Franklin Templeton’s episode on debt funds


It has been one year and four months after Franklin Templeton announced the closure of six debt funds on April 23, 2020. Not only was the money of investors trapped, but there were also doubts about whether it would ever be returned. While the AMC intended to repay over time, the process was delayed by a number of court cases filed by worried investors or other stakeholders.

When we look back at the events of the episode, we can see that: 

(a) The Supreme Court-mandated SBI Mutual Fund with liquidating the instruments in the six portfolios and repaying investors. 

(b) Though SBI MF was expected to complete it swiftly, no deadline was imposed, which is a plus because it prevented a fire sale or distress sale, which is what FT intended to avoid in the first place. 

(c) 95% of the money has been returned to investors as of April 23, 2020, by using corpus size as the base data point and 

(d) The remaining money in the portfolios is yet to be liquidated.

This 95% figure is the total across the six funds, with individual fund payments ranging from 84% to 108%. This payment was made in six installments in 2021, beginning in February and continuing in April, June, and July, with the most recent installment occurring on August 27, 2021 NAV. Since February 2021, the entire payout has been Rs 23,999 crore, out of a total pay-off of Rs 25,215 crore on April 23, 2020.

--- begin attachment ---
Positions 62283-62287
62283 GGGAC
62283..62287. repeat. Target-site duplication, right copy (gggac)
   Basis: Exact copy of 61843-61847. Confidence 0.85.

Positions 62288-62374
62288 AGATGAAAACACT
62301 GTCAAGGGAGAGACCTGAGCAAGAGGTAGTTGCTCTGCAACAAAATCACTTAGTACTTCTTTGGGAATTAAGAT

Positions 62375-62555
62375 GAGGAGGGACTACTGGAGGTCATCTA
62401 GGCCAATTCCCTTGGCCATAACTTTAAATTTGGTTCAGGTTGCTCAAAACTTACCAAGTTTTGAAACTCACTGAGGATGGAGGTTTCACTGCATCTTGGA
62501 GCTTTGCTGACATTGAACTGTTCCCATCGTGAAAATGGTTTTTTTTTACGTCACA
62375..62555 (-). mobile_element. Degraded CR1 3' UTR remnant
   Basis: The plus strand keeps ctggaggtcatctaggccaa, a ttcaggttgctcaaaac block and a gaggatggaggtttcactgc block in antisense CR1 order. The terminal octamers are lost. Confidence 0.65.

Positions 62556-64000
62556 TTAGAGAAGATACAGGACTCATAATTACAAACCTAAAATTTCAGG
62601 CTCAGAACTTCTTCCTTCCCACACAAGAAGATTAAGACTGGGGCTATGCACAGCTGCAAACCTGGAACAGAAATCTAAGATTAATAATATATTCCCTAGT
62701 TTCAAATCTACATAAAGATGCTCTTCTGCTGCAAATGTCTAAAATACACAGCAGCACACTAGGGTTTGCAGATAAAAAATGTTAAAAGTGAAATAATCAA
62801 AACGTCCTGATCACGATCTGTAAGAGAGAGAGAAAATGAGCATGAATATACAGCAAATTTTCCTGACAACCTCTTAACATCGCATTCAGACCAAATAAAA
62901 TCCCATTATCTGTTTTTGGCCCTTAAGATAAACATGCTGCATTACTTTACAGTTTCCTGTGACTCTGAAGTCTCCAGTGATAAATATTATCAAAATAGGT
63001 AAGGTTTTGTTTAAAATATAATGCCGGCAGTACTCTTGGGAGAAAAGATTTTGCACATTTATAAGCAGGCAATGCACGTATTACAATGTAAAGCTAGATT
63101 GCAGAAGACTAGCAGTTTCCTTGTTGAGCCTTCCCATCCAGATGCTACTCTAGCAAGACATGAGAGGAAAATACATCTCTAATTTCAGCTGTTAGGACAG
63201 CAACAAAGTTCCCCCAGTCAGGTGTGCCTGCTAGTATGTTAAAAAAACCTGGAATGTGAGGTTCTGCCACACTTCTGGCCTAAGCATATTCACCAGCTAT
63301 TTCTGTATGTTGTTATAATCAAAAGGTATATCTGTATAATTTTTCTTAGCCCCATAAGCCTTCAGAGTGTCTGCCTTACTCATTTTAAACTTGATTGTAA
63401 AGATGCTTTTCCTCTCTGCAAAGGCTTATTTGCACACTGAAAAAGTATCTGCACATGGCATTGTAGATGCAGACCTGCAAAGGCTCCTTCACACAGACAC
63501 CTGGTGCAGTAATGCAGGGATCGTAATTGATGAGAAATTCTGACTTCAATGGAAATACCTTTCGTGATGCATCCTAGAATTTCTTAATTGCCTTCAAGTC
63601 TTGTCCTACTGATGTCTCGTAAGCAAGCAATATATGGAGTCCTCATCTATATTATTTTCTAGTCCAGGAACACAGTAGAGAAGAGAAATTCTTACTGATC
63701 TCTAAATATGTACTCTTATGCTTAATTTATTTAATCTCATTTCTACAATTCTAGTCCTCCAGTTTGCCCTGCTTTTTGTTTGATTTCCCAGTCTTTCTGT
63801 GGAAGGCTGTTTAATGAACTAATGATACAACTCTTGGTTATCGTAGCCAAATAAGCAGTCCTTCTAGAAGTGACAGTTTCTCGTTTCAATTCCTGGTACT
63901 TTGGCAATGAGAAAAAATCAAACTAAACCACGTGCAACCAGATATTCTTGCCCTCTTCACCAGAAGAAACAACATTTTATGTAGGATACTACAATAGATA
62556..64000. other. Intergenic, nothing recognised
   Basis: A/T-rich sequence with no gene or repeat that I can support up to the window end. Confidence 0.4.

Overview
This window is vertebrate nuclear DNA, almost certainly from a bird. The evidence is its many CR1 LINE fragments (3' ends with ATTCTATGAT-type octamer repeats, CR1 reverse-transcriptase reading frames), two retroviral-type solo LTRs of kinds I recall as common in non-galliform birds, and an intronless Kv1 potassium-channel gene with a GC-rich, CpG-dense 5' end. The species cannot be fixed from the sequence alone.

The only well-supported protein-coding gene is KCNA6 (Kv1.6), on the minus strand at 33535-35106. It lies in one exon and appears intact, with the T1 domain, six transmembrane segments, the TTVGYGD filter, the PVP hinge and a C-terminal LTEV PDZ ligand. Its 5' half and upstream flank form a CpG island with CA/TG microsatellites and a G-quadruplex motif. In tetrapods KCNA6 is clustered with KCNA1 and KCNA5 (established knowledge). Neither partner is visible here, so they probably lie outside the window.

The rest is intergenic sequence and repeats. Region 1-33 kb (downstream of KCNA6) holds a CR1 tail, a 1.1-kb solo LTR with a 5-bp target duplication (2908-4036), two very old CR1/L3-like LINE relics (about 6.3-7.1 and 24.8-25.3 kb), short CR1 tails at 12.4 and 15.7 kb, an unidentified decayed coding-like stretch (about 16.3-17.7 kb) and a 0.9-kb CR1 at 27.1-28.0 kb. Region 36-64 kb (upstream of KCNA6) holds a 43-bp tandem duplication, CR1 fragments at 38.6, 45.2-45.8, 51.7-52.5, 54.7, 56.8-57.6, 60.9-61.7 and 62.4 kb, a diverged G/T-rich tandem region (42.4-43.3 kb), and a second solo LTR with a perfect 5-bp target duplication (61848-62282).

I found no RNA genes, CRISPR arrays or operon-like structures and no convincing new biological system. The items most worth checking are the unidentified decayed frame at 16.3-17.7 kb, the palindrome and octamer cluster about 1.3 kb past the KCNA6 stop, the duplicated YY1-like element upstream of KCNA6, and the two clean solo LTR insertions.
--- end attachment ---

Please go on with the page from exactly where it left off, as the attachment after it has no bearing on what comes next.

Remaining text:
FT made the difficult decision to prevent distress sales at the expense of their reputation, which ultimately saved value for investors as seen by the returns earned by these funds in the post-winding-up period.

What led to this issue?

There were two major issues: a lack of secondary market liquidity and redemption pressure from unitholders. These funds’ portfolios were diverse, with credit ratings ranging from “AAA” to “A.” The market for securities rated below “AAA” is not very liquid, and there was a lot of redemption pressure in March-April 2020. Since the two problems were combined, FT decided to close the funds to avoid distress sales.

One conclusion from the FT event is that a fund can no longer be closed without the approval of its unitholders. According to the Supreme Court, if a mutual fund intends to wound up a scheme, redemptions will be halted because there would otherwise be a rush.

The occurrence has also caused investors to be more discriminating when selecting credit-risk-oriented funds, as liquidity in those papers, which account for around 65 percent of the portfolio and are rated ‘AA’ or below, is not as excellent as ‘AAA.’ Choose portfolios with higher credit quality.

There are just a few credit risk funds that have lasted without a default, while others have had default concerns. Several new policies have been proposed to promote debt fund transparency; however, it remains to be seen how they will assist investors in making informed judgments on the way forward.

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